a) Calculate the limit value to $\displaystyle \frac{sinx-x}{x(cosx-1)}$ when $\displaystyle x\rightarrow0$
The point is to use Taylor or McLaurin polynomial..?.
B) Make a smilar task that will equal $\displaystyle \frac{21}{5}$
$\displaystyle \sin(x)-x=\bigg[x-\frac{x^3}{3!}+\frac{x^5}{5!}-...\bigg]=\frac{-x^3}{3!}+\frac{x^5}{5!}-...\sim\frac{-x^3}{3!}$
and $\displaystyle x(\cos(x)-1)=x\bigg[1-\frac{x^2}{2!}+\frac{x^4}{4!}-...-1\bigg]=x\bigg[\frac{-x^2}{2!}+\frac{x^4}{4!}-...\bigg]=\frac{-x^3}{2!}+\frac{x^5}{4!}-...\sim\frac{-x^3}{2!}$
So we have that $\displaystyle \lim_{x\to{0}}\frac{\sin(x)-x}{x(\cos(x)-1)}\sim\lim_{x\to{0}}\frac{\frac{-x^3}{3!}}{\frac{-x^2}{2!}}=\frac{1}{3}$
Im sorry but I donīt understand much of this? Isnīt the point when calculating with lim that if $\displaystyle x\rightarrow0$ then you put x=0 in the expression. When i do that i get only zeros.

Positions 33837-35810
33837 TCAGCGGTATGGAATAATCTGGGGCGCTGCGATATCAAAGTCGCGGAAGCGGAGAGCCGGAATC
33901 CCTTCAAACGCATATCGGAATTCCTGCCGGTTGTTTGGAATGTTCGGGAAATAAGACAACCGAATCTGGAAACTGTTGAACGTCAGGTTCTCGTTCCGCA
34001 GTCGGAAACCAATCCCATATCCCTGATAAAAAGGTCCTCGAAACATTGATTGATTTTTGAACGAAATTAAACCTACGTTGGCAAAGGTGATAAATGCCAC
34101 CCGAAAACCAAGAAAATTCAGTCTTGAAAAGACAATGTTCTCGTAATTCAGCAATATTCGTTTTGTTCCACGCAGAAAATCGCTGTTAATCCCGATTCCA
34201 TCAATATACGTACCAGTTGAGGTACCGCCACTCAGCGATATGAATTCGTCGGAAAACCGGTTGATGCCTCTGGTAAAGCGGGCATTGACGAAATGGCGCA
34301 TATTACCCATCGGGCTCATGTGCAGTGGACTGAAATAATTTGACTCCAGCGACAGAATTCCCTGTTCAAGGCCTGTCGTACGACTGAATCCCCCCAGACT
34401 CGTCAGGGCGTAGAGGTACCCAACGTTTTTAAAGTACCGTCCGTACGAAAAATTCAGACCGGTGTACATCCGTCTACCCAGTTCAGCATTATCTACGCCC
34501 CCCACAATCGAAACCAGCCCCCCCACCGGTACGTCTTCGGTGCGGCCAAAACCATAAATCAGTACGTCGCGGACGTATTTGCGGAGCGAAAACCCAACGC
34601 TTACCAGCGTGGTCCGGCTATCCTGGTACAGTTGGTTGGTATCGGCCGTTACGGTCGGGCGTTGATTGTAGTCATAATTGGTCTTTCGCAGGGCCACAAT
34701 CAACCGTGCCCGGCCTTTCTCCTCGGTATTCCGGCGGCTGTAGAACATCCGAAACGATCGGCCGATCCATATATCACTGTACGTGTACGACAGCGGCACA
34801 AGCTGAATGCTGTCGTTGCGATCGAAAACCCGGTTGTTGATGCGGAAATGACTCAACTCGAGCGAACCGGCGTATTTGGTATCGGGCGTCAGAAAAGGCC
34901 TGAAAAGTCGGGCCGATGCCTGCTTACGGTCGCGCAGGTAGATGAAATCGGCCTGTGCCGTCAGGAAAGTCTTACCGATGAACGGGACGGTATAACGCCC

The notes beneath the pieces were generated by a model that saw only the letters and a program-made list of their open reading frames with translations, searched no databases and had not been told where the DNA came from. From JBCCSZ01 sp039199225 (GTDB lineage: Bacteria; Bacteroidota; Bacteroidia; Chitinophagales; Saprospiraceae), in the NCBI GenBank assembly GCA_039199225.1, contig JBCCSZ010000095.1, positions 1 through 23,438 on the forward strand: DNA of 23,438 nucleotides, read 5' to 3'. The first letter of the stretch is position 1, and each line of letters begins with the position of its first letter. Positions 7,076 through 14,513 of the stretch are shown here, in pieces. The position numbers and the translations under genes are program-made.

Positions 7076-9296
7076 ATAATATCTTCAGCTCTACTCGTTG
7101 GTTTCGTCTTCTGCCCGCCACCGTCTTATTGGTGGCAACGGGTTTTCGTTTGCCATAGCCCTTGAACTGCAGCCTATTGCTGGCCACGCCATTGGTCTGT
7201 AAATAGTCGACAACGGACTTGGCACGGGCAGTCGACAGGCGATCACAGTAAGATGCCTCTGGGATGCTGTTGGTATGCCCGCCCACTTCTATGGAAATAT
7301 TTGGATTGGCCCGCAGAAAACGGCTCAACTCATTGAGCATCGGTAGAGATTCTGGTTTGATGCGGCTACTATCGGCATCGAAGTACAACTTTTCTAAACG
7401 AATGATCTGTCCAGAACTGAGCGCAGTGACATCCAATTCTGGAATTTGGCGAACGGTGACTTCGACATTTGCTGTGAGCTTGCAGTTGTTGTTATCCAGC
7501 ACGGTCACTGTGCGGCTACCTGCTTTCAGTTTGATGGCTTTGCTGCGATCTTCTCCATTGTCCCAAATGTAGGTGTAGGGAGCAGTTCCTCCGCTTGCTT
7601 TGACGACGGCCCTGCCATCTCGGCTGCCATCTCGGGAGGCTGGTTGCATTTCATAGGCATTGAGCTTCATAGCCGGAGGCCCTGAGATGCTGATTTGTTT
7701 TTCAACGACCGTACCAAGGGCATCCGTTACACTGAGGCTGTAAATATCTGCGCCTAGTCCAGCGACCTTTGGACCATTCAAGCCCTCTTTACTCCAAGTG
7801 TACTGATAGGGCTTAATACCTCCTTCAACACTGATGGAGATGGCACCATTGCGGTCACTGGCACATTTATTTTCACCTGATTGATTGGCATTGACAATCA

And what happens to the x and 1 in x(cosx-1)? Same with the -x in sinx - x??
And how do you get that the cosx (mclaurin...) expression is approximately $\displaystyle \frac{-x^3}{2!}$ and the same with the sin expression?
Hope you have time for at least a brief explanation.
I have done some editing to Mathstud28's reply, but you should have realised (and in fact done) these things yourself:
Now divide numerator and denominator by $\displaystyle x^3$:
$\displaystyle = \lim_{x\to{0}}\frac{ \frac{-1}{3!} + \frac{x^2}{5!} -...}{ \frac{-1}{2!} + \frac{x^2}{5!} -...}$
Now "put x = 0 in the expression" as you say it: $\displaystyle = \frac{\frac{-1}{3!}}{\frac{-1}{2!}} = \frac{2!}{3!}$ $\displaystyle = \frac{1}{3}$